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Thread: discontunity rule

  1. #1

    discontunity rule

    discontunity rule says if a function breaks at certain point , then that point is discontinuity point.

    Example : y=1/x if, x=0 ...y breaks , so x=0 is a point of discontinuity.

    Now with this idea, lets us try ,

    f(x)=(x^2-64/x+8)
    = x-8

    this can never break for any real value of x ...right ? so this function cant be having discontinious point ....am i right ?

  2. #2
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    Re: discontunity rule

    Quote Originally Posted by defeated_soldier
    discontunity rule says if a function breaks at certain point , then that point is discontinuity point.

    Example : y=1/x if, x=0 ...y breaks , so x=0 is a point of discontinuity.

    Now with this idea, lets us try ,

    f(x)=(x^2-64/x+8)
    = x-8

    this can never break for any real value of x ...right ? so this function cant be having discontinious point ....am i right ?
    1) "discontinuity rule" - What is that? Your definitions is very, very loose.

    2) Your notation needs some work. This (x^2-64/x+8) is NOT the same as this (x^2-64)/(x+8). You tell me why.

    3) Your conclusion is incorrect.f(x) = x-8 ONLY away from x = -8. If x = -8, f(x) does not exist. Notice, as you observed:

    [tex]\frac{x^{2}-64}{x+8}\;=\;\frac{(x+8)(x-8)}{x+8}\;=\;(x-8)*\frac{x+8}{x+8}[/tex]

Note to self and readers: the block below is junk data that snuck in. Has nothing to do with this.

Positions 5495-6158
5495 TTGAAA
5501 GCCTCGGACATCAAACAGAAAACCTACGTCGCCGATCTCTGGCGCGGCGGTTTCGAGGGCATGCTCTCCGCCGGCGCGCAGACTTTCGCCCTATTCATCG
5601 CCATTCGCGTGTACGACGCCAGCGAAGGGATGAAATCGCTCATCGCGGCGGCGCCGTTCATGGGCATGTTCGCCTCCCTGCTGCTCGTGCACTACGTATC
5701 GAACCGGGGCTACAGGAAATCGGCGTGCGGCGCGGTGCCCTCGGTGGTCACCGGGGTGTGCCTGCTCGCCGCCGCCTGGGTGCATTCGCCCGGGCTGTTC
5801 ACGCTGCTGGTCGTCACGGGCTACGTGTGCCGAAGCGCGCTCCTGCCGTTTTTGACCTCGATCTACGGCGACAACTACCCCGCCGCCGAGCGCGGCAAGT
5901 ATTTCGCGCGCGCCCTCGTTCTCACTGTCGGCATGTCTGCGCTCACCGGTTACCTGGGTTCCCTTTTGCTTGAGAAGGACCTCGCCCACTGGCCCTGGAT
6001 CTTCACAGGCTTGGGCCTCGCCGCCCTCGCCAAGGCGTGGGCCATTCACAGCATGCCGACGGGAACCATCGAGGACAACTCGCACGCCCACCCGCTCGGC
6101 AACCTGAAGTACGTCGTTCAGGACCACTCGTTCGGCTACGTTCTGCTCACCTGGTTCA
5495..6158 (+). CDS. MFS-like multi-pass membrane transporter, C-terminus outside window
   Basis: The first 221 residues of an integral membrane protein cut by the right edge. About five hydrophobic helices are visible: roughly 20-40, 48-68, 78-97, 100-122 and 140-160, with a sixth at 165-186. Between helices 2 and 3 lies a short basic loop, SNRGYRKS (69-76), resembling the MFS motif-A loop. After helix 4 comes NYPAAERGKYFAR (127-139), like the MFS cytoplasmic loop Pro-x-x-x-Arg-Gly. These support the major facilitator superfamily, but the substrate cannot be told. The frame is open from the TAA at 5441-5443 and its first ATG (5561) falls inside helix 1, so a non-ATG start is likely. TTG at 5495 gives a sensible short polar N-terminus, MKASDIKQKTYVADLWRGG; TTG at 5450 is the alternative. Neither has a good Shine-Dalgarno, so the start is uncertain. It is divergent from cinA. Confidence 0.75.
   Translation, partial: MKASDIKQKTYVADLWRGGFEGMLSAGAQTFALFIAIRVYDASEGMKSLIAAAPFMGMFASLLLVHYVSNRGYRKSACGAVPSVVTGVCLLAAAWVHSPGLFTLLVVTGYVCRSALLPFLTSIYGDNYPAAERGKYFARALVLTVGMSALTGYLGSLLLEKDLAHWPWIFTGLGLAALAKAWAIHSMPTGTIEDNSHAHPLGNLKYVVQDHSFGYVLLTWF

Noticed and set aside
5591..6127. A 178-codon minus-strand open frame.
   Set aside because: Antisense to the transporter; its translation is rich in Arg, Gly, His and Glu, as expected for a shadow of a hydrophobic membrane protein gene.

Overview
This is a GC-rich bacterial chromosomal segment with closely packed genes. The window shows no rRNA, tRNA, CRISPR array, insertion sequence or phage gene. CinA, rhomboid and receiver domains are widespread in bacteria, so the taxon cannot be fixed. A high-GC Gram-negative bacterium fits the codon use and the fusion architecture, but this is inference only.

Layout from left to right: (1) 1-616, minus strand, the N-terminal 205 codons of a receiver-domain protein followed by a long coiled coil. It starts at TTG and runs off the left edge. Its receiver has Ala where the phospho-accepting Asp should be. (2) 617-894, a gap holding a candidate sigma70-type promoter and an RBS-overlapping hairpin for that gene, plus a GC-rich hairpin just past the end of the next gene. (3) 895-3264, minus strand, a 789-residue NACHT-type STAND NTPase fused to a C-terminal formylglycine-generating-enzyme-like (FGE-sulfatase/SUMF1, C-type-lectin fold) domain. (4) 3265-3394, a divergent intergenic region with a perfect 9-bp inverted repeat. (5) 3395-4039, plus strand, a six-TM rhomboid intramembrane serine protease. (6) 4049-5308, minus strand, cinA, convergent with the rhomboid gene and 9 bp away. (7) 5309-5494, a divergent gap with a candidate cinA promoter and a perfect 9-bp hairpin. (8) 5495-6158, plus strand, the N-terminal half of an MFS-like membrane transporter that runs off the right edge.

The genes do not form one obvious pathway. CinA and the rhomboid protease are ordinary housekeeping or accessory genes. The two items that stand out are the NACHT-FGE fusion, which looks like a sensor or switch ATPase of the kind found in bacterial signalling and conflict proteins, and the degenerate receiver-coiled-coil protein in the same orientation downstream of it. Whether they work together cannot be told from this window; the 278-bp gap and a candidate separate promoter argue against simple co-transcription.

The problem was your next conclusion. This expression is equivalent to x-8 ONLY if [tex]\frac{x+8}{x+8}\;=\;1[/tex]. That expression does NOT equal one (1) for x = -8.

    You must start such a problem by defining the Domain. x is NOT equal to -8. From there, you may continue with the simplification, but you may not remove the ORIGINAL restriction to the Domain.
    "Unique Answers Don't Care How You Find Them." - Many may have said it, but I hear it most from me.

  3. #3
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    Re: discontunity rule

    Hello, defeated_soldier!

    Discontunity rule says if a function breaks at certain point,
    then that point is discontinuity point.

    Example: [tex]\:y\:=\:\frac{1}{x}[/tex]
    If [tex]x\,=\,0,\:y[/tex] breaks.
    So [tex]x\,=\,0[/tex] is a point of discontinuity. .Right!

    Consider: [tex]\:f(x)\:=\:\frac{x^2\,-\,4}{x\,-\,2}[/tex]
    This function requires special treatment.

    It is true that it factors: [tex]\:f(x)\;=\;\frac{(x\,-\,2)(x\,+\,2)}{x\,-\,2}[/tex]

    But we can't cancel if [tex]x\,-\,2\:=\:0[/tex]
    . . That is, if [tex]x\,=\,2[/tex], we'd be "cancelling zeros" . . . illegal!

    So we explain it like this:
    . . If [tex]x\,=\,2[/tex], the function does not exist.
    . . If [tex]x\,\neq\,2[/tex], the function is: [tex]\,f(x)\:=\:x\,+\,2[/tex] ... a straight line.

    The graph looks like this:
    Code:
                  |
                  |       *
                  |     *
                  |   o
                  | * :
                  *   :
                * |   :
          - - * - + - + - - - -
            *     |   2
                  |

    The graph is the straight line: [tex]y\:=\:x\,+\,2\,[/tex] . . . except when [tex]x\,=\,2[/tex].
    . . There is a "hole" at [tex](2,4).[/tex]

    The function is discontinuous at [tex]x\,=\,2.[/tex]

    I'm the other of the two guys who "do" homework.

  4. #4
    amazing ...explanation.

    well, i found as we dont know the value of x so, it would be unfair by cancealing x-2 ....yea ...thats good ....right.

    so , if we make the denominator zero...then we can find the point of discontinuity ...thats the easiest method probabily.


    Thank you

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